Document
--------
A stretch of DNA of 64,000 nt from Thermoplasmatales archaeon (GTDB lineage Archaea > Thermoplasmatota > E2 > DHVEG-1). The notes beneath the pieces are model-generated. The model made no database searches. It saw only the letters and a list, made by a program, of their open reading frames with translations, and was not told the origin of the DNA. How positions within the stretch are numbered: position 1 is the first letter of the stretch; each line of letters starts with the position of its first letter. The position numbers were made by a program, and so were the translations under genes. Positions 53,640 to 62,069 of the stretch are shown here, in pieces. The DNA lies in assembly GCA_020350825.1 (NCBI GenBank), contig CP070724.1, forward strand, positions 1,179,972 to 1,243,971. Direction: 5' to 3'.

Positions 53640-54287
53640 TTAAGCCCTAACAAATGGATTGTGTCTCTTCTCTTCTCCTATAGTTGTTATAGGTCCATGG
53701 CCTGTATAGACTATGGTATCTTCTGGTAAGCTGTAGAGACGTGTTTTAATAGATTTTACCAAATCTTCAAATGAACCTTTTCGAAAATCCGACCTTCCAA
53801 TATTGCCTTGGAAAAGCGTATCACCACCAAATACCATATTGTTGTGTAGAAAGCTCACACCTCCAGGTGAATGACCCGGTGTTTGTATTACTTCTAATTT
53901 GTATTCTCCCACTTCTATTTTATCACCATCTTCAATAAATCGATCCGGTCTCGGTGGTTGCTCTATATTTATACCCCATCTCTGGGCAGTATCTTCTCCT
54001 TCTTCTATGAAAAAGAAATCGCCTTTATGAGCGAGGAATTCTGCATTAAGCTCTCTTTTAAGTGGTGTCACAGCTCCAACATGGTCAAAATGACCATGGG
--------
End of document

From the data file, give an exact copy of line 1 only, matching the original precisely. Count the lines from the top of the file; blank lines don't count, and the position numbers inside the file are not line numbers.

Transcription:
A stretch of DNA of 64,000 nt from Thermoplasmatales archaeon (GTDB lineage Archaea > Thermoplasmatota > E2 > DHVEG-1). The notes beneath the pieces are model-generated. The model made no database searches. It saw only the letters and a list, made by a program, of their open reading frames with translations, and was not told the origin of the DNA. How positions within the stretch are numbered: position 1 is the first letter of the stretch; each line of letters starts with the position of its first letter. The position numbers were made by a program, and so were the translations under genes. Positions 53,640 to 62,069 of the stretch are shown here, in pieces. The DNA lies in assembly GCA_020350825.1 (NCBI GenBank), contig CP070724.1, forward strand, positions 1,179,972 to 1,243,971. Direction: 5' to 3'.